INSIGHT: Microsoft defends the desktop with Windows 10, but for how long?
- 17 August, 2015 06:19
Windows 10 has been well received, with Microsoft putting right much of what it got wrong in Windows 8.
But let us be clear, it is still Windows, weighed down with features and functions that many users - both business and consumer - can do without.
Microsoft must be concerned, as it can see that Google’s Chrome OS is gaining market interest, and it knows that Apple is introducing Windows-like productivity features with iOS 9.
With Windows RT all but abandoned, Microsoft needs a new approach to protect its flank.
In truth, Microsoft still needs a replacement for the ill-fated Windows RT.
You can almost hear the sound of relief as Microsoft executives read the positive reviews extolling the virtues of Windows 10.
Let there be no doubt, Windows 10 is a robust and reliable workstation-grade operating system, but this only gets the desktop market back on track after the derailment caused by Windows 8 three years ago.
Windows 10 Mobile - the successor to Windows Phone 8 - is still in beta, but Ovum expects it will be released before the end of the year.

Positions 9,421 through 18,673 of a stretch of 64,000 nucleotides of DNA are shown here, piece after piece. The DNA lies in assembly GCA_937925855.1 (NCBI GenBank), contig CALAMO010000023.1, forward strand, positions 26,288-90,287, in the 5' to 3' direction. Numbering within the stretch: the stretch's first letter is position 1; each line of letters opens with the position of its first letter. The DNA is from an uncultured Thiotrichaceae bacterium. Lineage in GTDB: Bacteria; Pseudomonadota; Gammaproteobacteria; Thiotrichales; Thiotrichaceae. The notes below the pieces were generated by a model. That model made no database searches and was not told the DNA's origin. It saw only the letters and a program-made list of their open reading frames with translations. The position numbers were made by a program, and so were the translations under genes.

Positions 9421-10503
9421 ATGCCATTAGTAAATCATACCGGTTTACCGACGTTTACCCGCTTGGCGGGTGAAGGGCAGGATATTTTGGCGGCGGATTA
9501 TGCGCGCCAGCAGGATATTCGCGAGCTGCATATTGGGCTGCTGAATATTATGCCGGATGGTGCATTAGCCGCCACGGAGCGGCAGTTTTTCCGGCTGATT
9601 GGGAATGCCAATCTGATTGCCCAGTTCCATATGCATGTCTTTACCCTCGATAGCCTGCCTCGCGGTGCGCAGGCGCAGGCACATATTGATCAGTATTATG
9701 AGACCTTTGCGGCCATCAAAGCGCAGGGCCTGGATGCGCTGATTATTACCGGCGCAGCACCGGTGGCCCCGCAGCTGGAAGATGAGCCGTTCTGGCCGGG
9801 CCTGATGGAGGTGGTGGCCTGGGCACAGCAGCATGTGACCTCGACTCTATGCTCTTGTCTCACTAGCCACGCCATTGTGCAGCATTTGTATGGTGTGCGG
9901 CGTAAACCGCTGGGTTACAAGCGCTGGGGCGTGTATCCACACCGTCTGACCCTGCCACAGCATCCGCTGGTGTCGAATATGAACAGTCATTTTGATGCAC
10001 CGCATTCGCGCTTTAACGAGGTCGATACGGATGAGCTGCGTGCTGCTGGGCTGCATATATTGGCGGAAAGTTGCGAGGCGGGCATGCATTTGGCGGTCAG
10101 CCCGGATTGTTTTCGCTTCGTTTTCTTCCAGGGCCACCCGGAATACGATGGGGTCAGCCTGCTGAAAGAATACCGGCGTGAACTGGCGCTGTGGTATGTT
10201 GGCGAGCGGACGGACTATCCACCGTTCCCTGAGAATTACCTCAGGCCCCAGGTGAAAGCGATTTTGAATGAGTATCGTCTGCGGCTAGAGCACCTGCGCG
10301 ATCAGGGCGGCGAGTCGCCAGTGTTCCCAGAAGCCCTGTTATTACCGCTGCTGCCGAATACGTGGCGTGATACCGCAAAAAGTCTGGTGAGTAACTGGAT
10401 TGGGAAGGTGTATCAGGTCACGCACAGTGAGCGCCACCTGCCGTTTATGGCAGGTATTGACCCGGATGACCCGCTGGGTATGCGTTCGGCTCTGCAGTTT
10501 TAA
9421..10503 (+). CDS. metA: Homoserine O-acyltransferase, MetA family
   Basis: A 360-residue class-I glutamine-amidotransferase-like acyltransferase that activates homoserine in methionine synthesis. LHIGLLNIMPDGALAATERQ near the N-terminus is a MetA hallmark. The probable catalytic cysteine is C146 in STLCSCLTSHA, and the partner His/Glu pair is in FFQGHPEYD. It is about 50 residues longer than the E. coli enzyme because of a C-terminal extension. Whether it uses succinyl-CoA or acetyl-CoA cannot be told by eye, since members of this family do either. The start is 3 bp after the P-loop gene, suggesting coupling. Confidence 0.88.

Designed for smartphones and small tablets with a screen size of less than eight inches, Windows 10 Mobile may benefit from Microsoft’s investments in the desktop OS and its new Windows Universal Office apps.
But the company is scaling back its expectations in the smartphone market, having written-off the Nokia acquisition and all but conceded the smartphone market to Google and Apple.
With desktop, smartphone, and small tablet accounted for, Microsoft still has to address the threat posed by iPads (especially when coupled with a Bluetooth keyboard cover) and Chromebooks in the entry-level laptop/large tablet market.
Windows RT was Microsoft’s answer to this threat back in 2012, but the company has abandoned the project in its current form, with only minor updates expected for the remainder of the operating system’s support lifecycle.
As any IT support professional will tell you, the Windows operating system is a high-maintenance product, even with a sophisticated set of management tools.
A typical installation of Windows 10 consists of more than two hundred services that need managing, maintaining, and protecting, and there are more than one hundred features that can be turned on or off.
It is not a lightweight, cloud-first, mobile-first operating system. Microsoft must therefore find an alternative for those users who do not need a workstation-grade operating system, or hand this important market over to Google and Apple.
By Richard Edwards - Research Analyst, Ovum